QUIRKY WORLD ... A daily look at some of the world’s stranger stories

’All fours’ runner sets 100m record

JAPAN: A Japanese man who runs on his arms and legs has broken his own Guinness world record for the 100-metres dash.

Kenichi Ito finished in 16.87 seconds, shaving more than half a second off his 2012 run of 17.47 seconds.

The 30-year-old has been training for a decade. He studies how primates move through books, videos and zoo visits, and even tries to move on all fours in his everyday life.

Ito hopes racing on four limbs will one day become an official track and field event.

Carlos Martinez, an official adjudicator for Guinness World Records, was on hand to witness the attempt and announced afterward that Ito had set a record.

Wealthy sign of affection

CHINA: A Chinese suitor who gave his future bride an auspicious 8.88 million yuan (€1.07m) in cash drew anger for the extravagant display of wealth in the still-developing country.

Some 18 porters transported baskets and boxes filled with the money, which together weighed more than 102 kilos, the Shanghai Daily newspaper reported.

Photos showed bamboo baskets stacked with bundles of 100 yuan notes, which are red and depict Mao Zedong, communist China’s founding father.

Members of the man’s entourage showed up at the woman’s house in a fleet of luxury vehicles led by a Maserati sports car, reports said.

A decades-long economic boom has created massive wealth in China but many rural residents and urban poor have been left behind.

“It’s not so much marrying a wife, but buying one. If they really loved each other, there would be no need for such extravagance,” wrote one user of China’s popular weibo microblogs.

The couple are both from rich families in the eastern province of Zhejiang, where it is traditional in some areas to offer engagement gifts, the newspaper said.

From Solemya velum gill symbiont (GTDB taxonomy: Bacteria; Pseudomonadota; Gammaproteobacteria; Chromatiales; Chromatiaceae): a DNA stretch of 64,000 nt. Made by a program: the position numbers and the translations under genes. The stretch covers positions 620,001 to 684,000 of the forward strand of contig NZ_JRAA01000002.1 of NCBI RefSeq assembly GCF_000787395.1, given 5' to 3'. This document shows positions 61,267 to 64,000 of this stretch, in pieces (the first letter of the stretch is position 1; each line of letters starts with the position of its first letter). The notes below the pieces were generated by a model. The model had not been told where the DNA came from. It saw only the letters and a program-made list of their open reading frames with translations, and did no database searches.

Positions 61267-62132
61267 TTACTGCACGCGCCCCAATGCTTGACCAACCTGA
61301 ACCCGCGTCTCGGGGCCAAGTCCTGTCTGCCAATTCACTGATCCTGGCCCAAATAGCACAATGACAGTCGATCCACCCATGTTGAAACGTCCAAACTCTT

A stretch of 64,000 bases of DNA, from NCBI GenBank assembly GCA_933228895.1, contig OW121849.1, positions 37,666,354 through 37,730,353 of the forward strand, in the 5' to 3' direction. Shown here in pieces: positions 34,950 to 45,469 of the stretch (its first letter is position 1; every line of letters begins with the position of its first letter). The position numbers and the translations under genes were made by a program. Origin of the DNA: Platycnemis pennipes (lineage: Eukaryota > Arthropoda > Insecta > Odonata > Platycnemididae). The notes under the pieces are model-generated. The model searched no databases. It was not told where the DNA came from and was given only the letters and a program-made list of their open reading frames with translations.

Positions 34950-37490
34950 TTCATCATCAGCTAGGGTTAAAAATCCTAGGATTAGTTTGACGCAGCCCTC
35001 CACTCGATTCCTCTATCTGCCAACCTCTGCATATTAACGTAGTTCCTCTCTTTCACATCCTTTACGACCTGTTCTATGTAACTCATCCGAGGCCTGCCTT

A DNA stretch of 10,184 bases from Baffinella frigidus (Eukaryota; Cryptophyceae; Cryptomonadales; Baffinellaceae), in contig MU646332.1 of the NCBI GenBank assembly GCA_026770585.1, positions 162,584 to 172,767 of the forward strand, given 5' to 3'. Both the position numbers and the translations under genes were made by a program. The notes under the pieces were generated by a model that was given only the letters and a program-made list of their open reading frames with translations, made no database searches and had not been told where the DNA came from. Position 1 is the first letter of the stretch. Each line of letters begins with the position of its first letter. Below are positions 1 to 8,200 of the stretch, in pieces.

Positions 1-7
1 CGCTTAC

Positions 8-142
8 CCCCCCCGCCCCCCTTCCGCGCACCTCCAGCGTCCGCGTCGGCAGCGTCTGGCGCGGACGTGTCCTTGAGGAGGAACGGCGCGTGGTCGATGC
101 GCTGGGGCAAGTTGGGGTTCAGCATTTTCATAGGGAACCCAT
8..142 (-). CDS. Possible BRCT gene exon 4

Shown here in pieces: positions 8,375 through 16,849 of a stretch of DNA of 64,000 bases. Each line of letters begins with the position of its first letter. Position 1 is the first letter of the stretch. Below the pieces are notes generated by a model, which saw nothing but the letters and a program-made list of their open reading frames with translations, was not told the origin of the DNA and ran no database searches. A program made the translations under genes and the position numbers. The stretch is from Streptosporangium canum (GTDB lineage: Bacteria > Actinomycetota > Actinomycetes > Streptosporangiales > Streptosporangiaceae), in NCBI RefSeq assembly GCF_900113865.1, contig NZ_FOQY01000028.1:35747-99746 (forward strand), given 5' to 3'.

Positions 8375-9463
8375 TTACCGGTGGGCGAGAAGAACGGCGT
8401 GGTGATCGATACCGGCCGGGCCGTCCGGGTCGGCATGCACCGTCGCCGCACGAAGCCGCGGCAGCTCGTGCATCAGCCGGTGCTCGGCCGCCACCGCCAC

The families — both surnamed Huang — chose the amount of money because the word for eight is linked with the meaning “wealth” in Chinese.

Quite an investment

ENGLAND: A painting by LS Lowry which was bought by a museum and art gallery for just £42 is now thought to be worth in the region of £1m (€1.2m).

Houses Near A Mill, painted by Laurence Stephen Lowry in 1941, was procured by Derby Museum and Art Gallery five years after it was created and before the artist became a famous name. The work is instantly recognisable as a Lowry picture, featuring an industrial scene, complete with matchstick men and matchstick cats and dogs.

Fine art assistant Amanda Askari said the painting is an important part of the museum’s collection. It will remain in the museum and will be on display from tomorrow to Jan 12.

Rush-hour rush

ENGLAND: The rush-hour commute or shopping for Christmas are many people’s idea of hell, but for some the experience of a crowd is highly enjoyable, according to research.

Psychologists from the universities of Sussex, St Andrews and Leeds examined why some people sought out and gained pleasure from crowded areas.

As part of their research, published in the open access journal PLOS ONE, academics surveyed people at a Fatboy Slim gig in Brighton and a protest march against NHS changes. They found that social identity was a key factor in predicting positive emotions, and that people’s social identification with the crowd led them to seek out and enjoy more dense locations.

Purrfect partners

USA: A New York City kitten which spent a year recuperating with an animal rescue group has finally been adopted — by a fellow Superstorm Sandy refugee.

The white cat, named Joy, was the last of nearly 300 animals that ended up in an ASPCA shelter following the storm. Now she is getting used to her new home with Robert Curran.

His home and family business on the city’s Rockaway Peninsula were partly destroyed by Sandy’s powerful storm surge last year.

Grave matter

USA: An Alabama man has agreed to remove his wife’s remains from his front yard after a four-year fight to keep her grave next to the house where they lived together.

James Davis, 74, told a court he will hire a contractor to remove the body of his late wife, Patsy, and have it cremated. A judge must still approve the plan.

The court ordered him to remove the body after the city of Stevenson won a lawsuit arguing the grave amounted to an illegal cemetery and had to be removed. The City Council rejected Mr Davis’ request for a cemetery permit for his yard after his wife died in Apr 2009, but he buried her a few feet from the front porch anyway.


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